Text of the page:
Then he asks Rosa whether there was any substance abuse in the family that could have influenced his kids. It's the first question, and it cuts deep.

"I live with that guilt every day," Rosa says, before recounting his own history of alcohol abuse.

Some of the parents try to console him. "Every kid's different," one mom tells Rosa. "There are plenty of parents who don't drink and don't do anything, and their kids fall that way. I think we just have to do the best we can."

It's true, Rosa agrees. "I know people that are like Ward Cleaver: perfect family, two-and-a-half kids. And their kids are a mess."

There are tears shed in this room. But there's rueful laughter, as well, as when these parents share complaints about lawmakers who vote in favor of legalizing medical marijuana, but cut funding for the social workers, school counselors and treatment programs that could save their kids.

"I just wish all our legislators could have a relative who's an addict," one woman says.

Another mother pleads for advice in dealing with her addicted son. "I am no help to him," she says. "I'm his trigger."

"How about some separation?" Rosa asks.

"He's 17. There's no place for him to go," she replies.

It's another mother who offers advice: "Stop talking. Let them know you're there for them, and stop talking."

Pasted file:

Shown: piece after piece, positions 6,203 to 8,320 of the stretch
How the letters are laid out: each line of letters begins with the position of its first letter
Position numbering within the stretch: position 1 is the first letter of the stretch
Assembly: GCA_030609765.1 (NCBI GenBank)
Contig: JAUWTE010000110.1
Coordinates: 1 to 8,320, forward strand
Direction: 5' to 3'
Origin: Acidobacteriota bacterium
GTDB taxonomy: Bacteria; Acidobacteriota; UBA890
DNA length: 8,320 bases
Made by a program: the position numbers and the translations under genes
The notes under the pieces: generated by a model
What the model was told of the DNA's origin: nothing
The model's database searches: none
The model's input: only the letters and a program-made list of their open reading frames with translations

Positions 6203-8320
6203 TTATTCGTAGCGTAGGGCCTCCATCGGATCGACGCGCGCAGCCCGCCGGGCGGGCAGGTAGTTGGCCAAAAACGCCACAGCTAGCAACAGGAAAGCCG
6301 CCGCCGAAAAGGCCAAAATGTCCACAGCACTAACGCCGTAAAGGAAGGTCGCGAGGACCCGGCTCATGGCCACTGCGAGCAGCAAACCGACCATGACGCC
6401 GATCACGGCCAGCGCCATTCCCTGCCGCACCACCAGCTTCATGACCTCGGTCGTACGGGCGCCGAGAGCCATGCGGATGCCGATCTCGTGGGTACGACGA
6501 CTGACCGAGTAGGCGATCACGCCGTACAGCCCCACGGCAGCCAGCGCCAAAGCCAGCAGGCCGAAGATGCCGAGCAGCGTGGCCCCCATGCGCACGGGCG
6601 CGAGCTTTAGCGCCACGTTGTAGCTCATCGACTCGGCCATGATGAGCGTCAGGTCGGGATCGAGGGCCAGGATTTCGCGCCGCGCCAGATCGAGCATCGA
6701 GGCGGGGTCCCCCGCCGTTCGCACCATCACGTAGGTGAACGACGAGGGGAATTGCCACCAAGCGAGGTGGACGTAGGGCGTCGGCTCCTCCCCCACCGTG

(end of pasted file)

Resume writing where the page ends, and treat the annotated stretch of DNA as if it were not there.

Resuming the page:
It worked with her own son, the woman says. "We just got out of the way. Sometimes they have to fall on their faces."

Rosa tells the parents he has no magic answers, but he thinks addicts have to decide for themselves to seek help. That's what happened with his third son, who also used drugs but is now in recovery.

"I think he realized it was breaking his mother down," he said. "I think when he did it on his own, it really made a difference."

"Donna M" says she learned the same hard lesson. "Every time my son went to rehab, I thought they were going to perform a miracle on my child."

"Within the last year, it dawned on me: None of them are going to heal our children. All they are going to do is give our children tools."

A father talks about his 23-year-old son, who went to a private rehab facility in Vermont and worried about coming home to Concord. "He told me he had a fear he was either going to die or was going to end up in jail."

He reassured his son that treatment had given him the weapons to fight his addiction. "He's been home and sober quite awhile," he says. "He's not dead and he's not in jail."

Rosa says he believes the real answer lies in educating children at a very young age. If you can teach them not to touch a hot stove, you can teach them not to touch the drugs that killed his sons, he says. "Teaching them this stuff is poison, maybe we won't get to where we are today."

Donna M. says adults also need to be educated about the danger of having addictive prescription medications in the medicine cabinet. "Any one of us could be a drug dealer and not know it," she says.

As the meeting ends, the group stands in a tight circle and prays the "Serenity Prayer," for serenity, courage and wisdom. Rosa has brought along some of the blue dog tags that he gives away to those who would join his fight.

The parents take them home for their children, a talisman against a common enemy.

swickham@unionleader.com